Manually hiding from Du’Met was an unexpected choice, given all other games in the anthology automatically hide you and then give a don’t breathe prompt. Giving the player a chance to screw up entire moments by not hiding in time is an entertaining concept, and failing these sneaky prompts in the Workshop chapter proves it works. So why is it that hiding like this is rarely a factor in other parts of the game, especially with how much running away you’ll be doing?
Including more moments where you choose between hiding or running gives you extra chances to mess up and potentially get a beloved character killed, which would’ve aided in keeping the game at the same level of horror and entertainment.
2/8 Greater Consequences If Erin Doesn’t Use Her Inhaler
The first time Erin’s inhaler is usable is when she drops her lip balm under the bed, struggling to breathe once reaching for it. Whether using it or not, Erin will catch her breath, and the story will continue. Throughout the game, you’re once again given the option of whether Erin uses her inhaler, but there are never any lasting consequences for not using it aside from momentary visual differences on-screen.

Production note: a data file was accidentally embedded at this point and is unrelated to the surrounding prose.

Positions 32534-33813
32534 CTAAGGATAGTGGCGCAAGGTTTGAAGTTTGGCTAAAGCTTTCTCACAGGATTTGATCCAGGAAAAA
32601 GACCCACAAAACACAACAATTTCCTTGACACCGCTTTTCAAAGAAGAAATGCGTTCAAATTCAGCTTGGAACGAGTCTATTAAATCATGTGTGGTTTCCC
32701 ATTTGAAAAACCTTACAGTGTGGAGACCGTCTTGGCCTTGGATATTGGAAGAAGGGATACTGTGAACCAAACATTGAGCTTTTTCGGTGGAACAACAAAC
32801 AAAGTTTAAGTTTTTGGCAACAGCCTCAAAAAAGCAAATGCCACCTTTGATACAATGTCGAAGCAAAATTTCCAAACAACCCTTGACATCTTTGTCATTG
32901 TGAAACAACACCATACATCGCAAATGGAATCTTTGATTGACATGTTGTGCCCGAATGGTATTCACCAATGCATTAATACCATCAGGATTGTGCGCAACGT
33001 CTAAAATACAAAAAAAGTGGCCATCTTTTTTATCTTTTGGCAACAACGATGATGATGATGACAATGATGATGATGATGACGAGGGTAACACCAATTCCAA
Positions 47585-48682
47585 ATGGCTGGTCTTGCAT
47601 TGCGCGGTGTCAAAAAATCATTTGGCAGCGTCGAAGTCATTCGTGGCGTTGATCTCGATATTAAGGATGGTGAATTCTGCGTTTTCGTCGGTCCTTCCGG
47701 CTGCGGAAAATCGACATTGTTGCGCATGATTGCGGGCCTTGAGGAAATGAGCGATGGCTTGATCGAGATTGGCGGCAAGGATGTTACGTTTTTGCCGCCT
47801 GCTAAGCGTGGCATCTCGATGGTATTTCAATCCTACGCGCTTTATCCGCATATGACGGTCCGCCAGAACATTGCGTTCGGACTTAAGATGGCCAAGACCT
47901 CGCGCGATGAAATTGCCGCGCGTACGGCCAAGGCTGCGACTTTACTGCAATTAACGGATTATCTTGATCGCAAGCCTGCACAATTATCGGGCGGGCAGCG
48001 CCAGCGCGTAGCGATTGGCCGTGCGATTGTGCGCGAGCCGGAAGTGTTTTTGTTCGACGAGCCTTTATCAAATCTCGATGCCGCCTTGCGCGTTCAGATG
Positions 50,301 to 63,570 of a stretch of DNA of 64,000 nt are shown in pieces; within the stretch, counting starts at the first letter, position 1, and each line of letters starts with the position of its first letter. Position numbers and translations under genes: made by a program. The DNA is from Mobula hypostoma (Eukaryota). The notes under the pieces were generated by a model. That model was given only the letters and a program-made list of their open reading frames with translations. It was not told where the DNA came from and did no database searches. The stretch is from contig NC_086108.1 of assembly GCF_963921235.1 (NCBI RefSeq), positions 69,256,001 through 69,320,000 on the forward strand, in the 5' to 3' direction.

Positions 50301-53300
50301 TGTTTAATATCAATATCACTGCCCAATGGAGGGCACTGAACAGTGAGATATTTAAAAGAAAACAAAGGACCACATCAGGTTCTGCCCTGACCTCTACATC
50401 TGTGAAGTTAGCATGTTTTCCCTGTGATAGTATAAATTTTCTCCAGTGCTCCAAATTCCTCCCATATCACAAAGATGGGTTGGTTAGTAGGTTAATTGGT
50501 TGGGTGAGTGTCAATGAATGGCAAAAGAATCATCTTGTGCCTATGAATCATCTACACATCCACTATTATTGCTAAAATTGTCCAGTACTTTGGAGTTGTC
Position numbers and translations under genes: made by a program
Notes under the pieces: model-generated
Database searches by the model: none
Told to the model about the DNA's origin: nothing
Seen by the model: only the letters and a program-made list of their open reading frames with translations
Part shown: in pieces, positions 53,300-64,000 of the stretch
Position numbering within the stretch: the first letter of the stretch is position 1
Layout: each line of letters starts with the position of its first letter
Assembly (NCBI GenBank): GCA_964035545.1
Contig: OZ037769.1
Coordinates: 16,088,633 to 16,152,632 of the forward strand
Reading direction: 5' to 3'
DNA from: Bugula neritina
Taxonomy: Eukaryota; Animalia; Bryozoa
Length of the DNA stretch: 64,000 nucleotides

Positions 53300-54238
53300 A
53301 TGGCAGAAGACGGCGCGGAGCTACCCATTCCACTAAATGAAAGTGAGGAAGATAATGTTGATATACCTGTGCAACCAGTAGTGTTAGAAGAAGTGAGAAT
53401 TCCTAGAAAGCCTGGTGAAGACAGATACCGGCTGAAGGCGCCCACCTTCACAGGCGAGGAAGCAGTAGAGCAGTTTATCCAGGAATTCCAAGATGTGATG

Using all the inhalers puts you in danger later in the game when Du’Met attacks the boat, but it’s the moments after deciding not to use Erin’s inhaler that need to be explored more. Maybe she struggles to run while chased by Du’Met, leaving her to fall behind the rest of the crew. Whatever it is, it’s certain the drawbacks of the inhaler were never utilized enough.
1/8 Consequences For Traps
Traps were the primary marketing strategy of The Devil in Me, letting those interested in the title know what kind of horror adventure to expect. What many might not have anticipated is how unlikely the characters are to die in these traps. Take the suffocation chamber, where you must save either Kate or Erin. If you save Erin, then poor Kate will die, except she won’t really because she’ll realize that air is leaking through her window, causing Mark to break it and save her life.
This same thing is true for all the traps, where everyone can be saved in some way; there are no real life-and-death choices. It would’ve been a strong message for only one character to be able to survive a trap, forcing you to sacrifice someone, no matter how this would affect the game later down the line.